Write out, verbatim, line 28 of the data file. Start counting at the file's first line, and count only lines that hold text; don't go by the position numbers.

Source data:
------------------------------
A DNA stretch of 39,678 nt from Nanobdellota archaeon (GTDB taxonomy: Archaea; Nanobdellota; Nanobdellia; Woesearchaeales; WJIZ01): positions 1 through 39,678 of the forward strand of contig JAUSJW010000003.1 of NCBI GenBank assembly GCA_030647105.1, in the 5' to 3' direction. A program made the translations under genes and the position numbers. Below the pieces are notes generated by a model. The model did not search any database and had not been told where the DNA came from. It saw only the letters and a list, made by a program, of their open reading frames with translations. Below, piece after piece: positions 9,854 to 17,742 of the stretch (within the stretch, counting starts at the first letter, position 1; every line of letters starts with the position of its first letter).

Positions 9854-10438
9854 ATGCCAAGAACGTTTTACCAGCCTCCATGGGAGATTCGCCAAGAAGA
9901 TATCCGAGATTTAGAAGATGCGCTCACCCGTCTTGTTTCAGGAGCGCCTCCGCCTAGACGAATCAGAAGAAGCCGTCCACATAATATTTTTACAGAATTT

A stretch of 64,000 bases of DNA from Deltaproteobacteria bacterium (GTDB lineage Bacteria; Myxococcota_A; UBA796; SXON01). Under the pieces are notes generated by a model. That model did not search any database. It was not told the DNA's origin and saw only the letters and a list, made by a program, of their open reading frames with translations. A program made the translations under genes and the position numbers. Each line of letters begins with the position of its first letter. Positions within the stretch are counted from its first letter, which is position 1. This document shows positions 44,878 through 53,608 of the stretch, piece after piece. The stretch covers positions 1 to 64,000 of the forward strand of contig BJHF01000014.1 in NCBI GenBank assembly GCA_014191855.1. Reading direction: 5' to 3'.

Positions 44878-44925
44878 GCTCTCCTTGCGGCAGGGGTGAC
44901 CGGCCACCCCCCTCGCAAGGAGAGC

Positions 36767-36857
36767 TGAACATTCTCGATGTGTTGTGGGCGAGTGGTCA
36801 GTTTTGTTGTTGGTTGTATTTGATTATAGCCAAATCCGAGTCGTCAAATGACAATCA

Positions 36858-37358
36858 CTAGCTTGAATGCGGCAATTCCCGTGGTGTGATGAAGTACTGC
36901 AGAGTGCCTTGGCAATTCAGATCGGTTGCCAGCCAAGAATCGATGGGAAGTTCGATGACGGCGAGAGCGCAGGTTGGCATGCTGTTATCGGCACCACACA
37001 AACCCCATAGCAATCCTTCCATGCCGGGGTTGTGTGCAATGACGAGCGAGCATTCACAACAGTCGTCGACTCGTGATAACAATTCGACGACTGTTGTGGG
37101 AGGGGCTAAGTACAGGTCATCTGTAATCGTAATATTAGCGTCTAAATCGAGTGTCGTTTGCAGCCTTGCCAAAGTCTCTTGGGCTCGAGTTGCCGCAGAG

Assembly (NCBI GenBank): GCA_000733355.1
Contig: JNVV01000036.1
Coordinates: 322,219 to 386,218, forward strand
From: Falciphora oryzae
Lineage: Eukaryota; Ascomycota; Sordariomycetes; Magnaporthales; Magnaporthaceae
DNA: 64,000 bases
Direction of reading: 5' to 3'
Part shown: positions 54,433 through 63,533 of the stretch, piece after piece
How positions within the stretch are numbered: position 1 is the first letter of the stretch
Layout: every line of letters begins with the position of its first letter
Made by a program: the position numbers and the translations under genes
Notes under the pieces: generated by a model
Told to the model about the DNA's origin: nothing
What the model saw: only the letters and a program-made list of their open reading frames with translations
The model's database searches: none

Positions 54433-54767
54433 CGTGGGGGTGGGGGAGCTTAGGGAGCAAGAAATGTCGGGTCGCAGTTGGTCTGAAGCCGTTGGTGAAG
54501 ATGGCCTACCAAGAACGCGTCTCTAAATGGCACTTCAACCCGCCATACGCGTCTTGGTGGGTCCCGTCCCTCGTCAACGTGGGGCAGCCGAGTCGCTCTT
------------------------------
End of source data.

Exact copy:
Notes under the pieces: generated by a model